• We drive our cars fast. The average speed on a rural interstate highway is north of 75 mph and prevailing is around 80. In some states that figure is higher. In some states lower. When I drive in Oklahoma, I keep my speed at 85 and about 1/5th of the vehicles are going even faster. Maybe more.

      In any case, fuel mileage does drop when you go more quickly. I wish people did fuel econonmy tests at 70, 80 and 90 mph. That’s more realistic.

      My car gets its best mileage probably at 70, but I can’t keep it there. Unless there is a bonafide energy shortage.

  10. Hoping & praying my stable of four vehicles stay healthy.
    Newest is a 13-year-old Subaru; oldest a ’73 slant-6 Duster; and two Ford trucks in-between: one gas, one diesel, both over 20 years old.
    Don’t want anything newer than 2010.
    Can’t really afford anything newer regardless.

  11. I drove from north Alabama to north central Indiana in my 23 year old truck today. I keep a basic toolkit, some extra coolant, and a good bottle Jack & breaker bar. Everything went just fine.

  12. My semi-retired WRX (bought in late ’06, but is an ’07 model) has 254,000 miles on. I beat Eric’s purported record (and the dealership where I bought), and replaced the original clutch at 219,000. Had all the maintenance schedules done every 30,000 miles, and it makes a great back-up car. Went 13 years without car payments, which is why it killed me to get another vehicle. I loved not having payments all those years. I did not realize that the tire gage saaaaafety crap came out the year after I bought the WRX. I take my old car out for a spin, just to enjoy the standard trans (still lookin’ for that clutch on my new car), and not having the safety stuff that on this new one-shut off, of course. I am going to keep this new one (a ’22 Camry) as long as possible after I pay it off. For I sure as hell do NOT want one with the up-and-coming, speed limiters that are being proposed. I have people wanting to buy my old WRX all the time, even with the mileage. But, I took care of that care, and for times such as this. What I notice, is that between buying that, and this newer one, the body on the ’22 is really flimsy. Even the ’07 has more metal to it. Also, the last thing I want is even more, mother-in-law crap that I have to pay for. Thanks, but no thanks.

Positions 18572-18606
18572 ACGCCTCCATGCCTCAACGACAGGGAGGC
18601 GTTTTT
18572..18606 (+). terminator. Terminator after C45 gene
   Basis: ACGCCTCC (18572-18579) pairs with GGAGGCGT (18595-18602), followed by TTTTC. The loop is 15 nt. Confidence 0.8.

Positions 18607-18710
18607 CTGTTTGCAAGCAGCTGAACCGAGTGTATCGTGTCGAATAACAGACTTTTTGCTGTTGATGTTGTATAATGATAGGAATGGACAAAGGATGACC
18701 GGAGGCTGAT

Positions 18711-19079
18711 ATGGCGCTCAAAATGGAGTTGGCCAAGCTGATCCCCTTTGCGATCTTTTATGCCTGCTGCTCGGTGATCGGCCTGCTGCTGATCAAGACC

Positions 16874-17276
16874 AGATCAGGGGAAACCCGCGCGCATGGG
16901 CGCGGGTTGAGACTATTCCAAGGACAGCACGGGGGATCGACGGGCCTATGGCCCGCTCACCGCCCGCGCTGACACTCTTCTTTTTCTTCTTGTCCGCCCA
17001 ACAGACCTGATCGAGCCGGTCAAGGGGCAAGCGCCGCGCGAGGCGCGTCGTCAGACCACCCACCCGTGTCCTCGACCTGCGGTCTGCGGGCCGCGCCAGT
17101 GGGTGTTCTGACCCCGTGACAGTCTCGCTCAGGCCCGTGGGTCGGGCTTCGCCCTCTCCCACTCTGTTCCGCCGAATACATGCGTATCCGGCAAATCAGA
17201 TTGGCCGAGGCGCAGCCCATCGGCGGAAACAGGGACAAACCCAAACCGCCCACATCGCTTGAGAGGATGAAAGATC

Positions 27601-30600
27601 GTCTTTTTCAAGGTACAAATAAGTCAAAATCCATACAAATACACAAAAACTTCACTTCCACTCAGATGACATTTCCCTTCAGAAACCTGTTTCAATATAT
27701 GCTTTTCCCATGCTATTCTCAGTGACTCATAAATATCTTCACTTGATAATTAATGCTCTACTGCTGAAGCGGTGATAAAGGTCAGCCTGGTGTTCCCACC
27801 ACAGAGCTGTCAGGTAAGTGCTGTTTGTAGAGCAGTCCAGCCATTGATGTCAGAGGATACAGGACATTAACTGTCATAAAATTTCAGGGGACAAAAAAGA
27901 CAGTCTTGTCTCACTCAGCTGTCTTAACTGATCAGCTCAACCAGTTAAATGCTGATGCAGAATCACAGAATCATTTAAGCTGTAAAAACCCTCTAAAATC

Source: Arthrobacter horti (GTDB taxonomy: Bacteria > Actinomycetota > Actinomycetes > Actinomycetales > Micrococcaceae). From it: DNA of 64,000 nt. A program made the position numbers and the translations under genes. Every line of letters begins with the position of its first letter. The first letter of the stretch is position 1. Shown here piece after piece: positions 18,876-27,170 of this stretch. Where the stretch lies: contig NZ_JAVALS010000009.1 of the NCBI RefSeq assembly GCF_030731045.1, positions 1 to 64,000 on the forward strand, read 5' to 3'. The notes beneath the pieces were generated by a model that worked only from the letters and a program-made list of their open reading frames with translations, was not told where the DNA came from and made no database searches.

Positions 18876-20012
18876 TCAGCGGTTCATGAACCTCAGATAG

13. What I always found interesting, being a guy who runs old cars myself, is that the “utility value” of a fully depreciated car far outweighs its “market value”. Rule of thumb, say cars are fully depreciated after 10 years, say worth only a few thousand bux. But if you can find one in good repair at the fully depreciated price, and subsequently get good service out of it, you reap “utility value”. Granted, you have to think of your car in terms of the utility it provides, versus luxury, status and the like.

    I have an 05 Outback (165k) with the head gaskets having been done at 75k (they are still good, too) that is basically sound, but has many “features”. My wife wants a new one, which is okay by me, but I’m wondering if I should keep this as a SHTF spare/red barchetta.. (Although I also have a ’14 VW that could serve that purpose.)